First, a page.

Deutsche Dogge Skull Replica measures 10.5 inch. Deutsche Dogge Skull Replica is museum quality polyurethane cast. 2-part skull (separate cranium and jaw). Cast of an original California Academy of Sciences specimen. Made in USA. Known as the Great Dane Dog. Our precise skull can be used as a teaching tool, museum skull exhibit, home decor skull, or office decor skull.

This skull is designed for those veterinary students, teachers and schools who prefer not to use real skulls for study and demonstration purposes.

The Great Dane or Deutsche Dogge is a large German breed of domestic dog known for its giant size. The German name of the breed is Deutsche Dogge, or German Mastiff. The French name is Dogue Allemand.

The Great Dane combines, in its regal appearance, strength, and elegance with great size and a powerful, well-formed, smoothly muscled body.

It is one of the giant working breeds, but is unique in that its general conformation must be so well balanced that it never appears clumsy, and shall move with a long reach and powerful drive. The Great Dane is a short-haired breed with a strong, galloping figure.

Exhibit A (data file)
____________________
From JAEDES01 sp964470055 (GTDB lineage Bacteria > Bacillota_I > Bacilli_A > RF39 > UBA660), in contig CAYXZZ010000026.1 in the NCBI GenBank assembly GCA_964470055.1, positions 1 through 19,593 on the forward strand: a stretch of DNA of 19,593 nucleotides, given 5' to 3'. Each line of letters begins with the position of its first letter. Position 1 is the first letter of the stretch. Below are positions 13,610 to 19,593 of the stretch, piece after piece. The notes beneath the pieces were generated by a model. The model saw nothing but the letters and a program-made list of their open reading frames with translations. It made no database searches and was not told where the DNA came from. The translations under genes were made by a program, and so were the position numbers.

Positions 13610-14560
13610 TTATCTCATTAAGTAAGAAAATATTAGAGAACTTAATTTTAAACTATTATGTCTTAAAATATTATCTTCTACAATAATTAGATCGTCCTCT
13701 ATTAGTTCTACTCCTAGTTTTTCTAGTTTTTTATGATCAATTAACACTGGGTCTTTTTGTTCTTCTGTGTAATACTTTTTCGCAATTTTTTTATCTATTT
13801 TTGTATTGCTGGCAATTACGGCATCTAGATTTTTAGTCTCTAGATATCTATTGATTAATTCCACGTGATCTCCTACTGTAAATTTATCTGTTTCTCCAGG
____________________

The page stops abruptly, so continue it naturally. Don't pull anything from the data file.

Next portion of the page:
The Great Dane is one of the tallest dog breeds. The record holder for tallest dog was a Great-Dane called Zeus who died September 2014, at age five, that measured 111.8 cm (44.0 in) from paw to shoulder.

In 1878, a committee was formed in Berlin which changed the name of the “Englische Dogge” (English mastiff derivatives) to “Deutsche Dogge” (German mastiff), this being the Great Dane. This laid the foundations from which the breed was developed.

During the 19th century, the dog was known as a “German boarhound” in English-speaking countries.

Some German breeders tried to introduce the names “German Dogge” and “German Mastiff” on the English market, because they believed the breed should be marketed as a dog of luxury and not as a working dog.

Due to the increasing Geopolitical tensions between Germany and France and Britain, the dog later became referred to as a “Great Dane”, a literal translation from the new name given to it by the French, Grand Danois, even though the breed has no known connection to Denmark.

In Germany, it remains known as “Deutsche Dogge.” In the Scandinavian languages, the French name and pronunciation are used.